Tiring of the current wool situation, as reported on the Examiner’s farming pages recently, Crosby farmer Danny Creer, working with a few other farmers, has obtained a licence to export their own wool.
This means that rather than send it to the Department of the Environment, Food and Agriculture-preferred UK dealer, Branach Olan, they are sending it direct to British Wool. They have already sent two loads off the island.
The farmers have an ongoing issue with payments for the wool they have been sending to Branach Olan and decided to take matters into their own hands.
Danny told Food & Farming: ‘We’re with British Wool. They might not always pay the best but they put a lot back into the industry. If DEFA were to start using them again they would run sheep shearing courses on the island.’
Danny added that any other farmers wanting to join in the venture are welcome to get in touch with him.
He said: ‘We compress it and send it over to British Wool who will grade it. They will sell all the Manx wool together because apparently it’s got a bit of a following.’
A spokesman for British Wool said: ‘The arrangement is working well, and we will be grading the wool we have received over the next week.
‘We do put a lot back into the industry and training around 800 shearers every year is a big part of this.
‘We are currently in dialogue about the possibility of running a course on the Isle of Man in the coming season. We also do a lot of work with brands and consumers, trying to drive front end demand for our members’ wool, through PR, social media, and our on-line shop etc.
‘There has always been a decent demand for Manx wool, and we will be targeting brands who we feel might be interested in the type of wool produced in the Isle of Man and the associated provenance angle over the coming months.’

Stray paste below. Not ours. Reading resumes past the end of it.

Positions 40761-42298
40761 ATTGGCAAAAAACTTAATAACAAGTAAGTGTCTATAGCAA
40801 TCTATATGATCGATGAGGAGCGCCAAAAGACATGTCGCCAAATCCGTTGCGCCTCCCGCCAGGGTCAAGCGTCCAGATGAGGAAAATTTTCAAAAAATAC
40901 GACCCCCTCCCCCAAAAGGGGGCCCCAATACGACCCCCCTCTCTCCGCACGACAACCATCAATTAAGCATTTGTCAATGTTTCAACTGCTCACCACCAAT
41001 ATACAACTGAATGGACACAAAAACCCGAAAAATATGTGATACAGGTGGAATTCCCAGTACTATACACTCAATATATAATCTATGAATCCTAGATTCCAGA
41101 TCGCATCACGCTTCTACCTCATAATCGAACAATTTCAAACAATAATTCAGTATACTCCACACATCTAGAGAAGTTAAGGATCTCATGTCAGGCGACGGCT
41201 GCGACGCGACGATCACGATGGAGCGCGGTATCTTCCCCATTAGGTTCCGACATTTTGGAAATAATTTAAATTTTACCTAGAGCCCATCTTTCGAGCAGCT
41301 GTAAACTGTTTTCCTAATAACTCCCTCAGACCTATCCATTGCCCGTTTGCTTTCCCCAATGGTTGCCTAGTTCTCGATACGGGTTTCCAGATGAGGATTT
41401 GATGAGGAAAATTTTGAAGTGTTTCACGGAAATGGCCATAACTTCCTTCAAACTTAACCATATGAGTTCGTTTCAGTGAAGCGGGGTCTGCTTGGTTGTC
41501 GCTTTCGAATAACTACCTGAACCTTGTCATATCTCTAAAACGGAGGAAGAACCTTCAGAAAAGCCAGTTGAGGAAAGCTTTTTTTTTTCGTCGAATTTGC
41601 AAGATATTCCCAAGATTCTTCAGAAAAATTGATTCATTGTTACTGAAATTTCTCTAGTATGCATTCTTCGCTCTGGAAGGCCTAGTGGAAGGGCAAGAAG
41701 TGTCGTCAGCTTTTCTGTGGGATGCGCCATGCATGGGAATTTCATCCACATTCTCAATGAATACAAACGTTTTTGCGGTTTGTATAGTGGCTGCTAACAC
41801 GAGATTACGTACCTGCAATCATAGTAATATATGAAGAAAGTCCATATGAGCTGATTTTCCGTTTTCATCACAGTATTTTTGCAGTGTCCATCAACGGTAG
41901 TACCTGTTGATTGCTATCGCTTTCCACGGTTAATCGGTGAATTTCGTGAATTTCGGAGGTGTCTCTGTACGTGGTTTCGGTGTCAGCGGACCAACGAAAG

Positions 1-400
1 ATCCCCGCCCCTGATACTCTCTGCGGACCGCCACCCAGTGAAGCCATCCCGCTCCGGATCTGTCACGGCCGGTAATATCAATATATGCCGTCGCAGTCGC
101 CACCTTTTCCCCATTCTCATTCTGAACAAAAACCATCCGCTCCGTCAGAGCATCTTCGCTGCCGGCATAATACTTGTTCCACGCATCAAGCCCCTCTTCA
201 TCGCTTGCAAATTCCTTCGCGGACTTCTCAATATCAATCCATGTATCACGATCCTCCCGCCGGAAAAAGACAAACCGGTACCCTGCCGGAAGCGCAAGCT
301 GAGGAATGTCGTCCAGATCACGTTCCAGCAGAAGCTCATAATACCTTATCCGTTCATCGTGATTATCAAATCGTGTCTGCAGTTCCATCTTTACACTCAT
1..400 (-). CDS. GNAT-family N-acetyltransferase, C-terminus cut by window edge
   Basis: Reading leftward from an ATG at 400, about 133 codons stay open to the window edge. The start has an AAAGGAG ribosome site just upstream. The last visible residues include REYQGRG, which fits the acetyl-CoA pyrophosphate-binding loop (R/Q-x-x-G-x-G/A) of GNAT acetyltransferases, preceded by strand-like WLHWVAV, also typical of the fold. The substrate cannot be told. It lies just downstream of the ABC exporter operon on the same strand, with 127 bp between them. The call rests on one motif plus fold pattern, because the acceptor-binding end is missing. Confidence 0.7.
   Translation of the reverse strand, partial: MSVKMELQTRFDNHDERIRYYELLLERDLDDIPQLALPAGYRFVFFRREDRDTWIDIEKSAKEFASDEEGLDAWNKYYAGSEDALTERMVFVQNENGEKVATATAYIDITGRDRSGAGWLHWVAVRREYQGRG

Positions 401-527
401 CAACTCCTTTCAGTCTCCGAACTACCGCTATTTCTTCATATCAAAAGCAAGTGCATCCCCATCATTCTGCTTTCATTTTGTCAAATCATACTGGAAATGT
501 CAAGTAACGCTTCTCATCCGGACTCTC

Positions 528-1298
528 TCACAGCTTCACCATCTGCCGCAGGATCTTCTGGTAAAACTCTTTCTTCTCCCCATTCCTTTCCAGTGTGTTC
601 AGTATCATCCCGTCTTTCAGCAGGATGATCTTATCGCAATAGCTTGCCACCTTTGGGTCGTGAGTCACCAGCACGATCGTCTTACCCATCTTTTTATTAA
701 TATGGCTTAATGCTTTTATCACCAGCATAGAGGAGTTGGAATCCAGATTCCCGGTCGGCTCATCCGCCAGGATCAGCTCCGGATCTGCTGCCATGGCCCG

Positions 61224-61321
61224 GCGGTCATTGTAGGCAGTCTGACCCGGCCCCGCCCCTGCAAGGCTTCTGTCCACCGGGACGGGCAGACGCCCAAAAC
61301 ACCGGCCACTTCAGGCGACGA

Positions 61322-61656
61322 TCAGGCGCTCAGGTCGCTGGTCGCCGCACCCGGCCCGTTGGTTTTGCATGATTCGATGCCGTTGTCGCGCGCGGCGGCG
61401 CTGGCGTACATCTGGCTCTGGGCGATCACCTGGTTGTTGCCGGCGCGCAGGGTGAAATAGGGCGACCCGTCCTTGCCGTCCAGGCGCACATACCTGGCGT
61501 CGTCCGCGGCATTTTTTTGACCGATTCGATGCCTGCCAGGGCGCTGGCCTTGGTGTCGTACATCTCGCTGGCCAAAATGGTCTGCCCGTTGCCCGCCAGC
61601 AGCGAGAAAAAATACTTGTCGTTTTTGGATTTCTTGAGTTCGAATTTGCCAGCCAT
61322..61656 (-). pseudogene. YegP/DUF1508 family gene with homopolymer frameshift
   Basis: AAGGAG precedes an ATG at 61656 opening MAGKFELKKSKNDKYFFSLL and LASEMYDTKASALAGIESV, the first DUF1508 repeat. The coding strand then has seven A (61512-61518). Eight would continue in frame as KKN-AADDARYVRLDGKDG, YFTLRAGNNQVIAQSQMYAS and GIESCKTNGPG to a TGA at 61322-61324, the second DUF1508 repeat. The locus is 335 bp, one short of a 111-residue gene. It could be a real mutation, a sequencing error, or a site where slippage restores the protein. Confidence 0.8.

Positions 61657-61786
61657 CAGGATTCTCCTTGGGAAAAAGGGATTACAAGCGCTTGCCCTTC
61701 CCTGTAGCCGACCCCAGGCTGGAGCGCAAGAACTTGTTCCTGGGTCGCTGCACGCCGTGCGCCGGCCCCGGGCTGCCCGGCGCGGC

Branach Olan told us that the payment issues have been caused by a difficulty in being able to get farmers’ bank details in order to pay them.
Why do we shear sheep?
As the weather warms up, farmers on the island will soon be starting to shear their sheep.
Nowadays, as the commercial value of wool barely covers the cost of shearing, this is done primarily for welfare reasons.
Sheep grow wool continuously to protect them from the weather.
Wool is a natural product of the sheep’s life cycle and the welfare of sheep is improved by them being shorn every 12 months.
Shearing keeps sheep cool in the warmer months and reduces the risk of parasitic infestation and disease.
Flystrike is one of these.
In warm weather flies will lay their eggs in the fleece and, after hatching, the maggots bury themselves under the sheep’s skin, feeding off their flesh.
This can lead to infected wounds and, in extreme cases, death.
Removing the fleece considerably reduces the risk of diseases of this nature because it removes a potential breeding ground for the insects.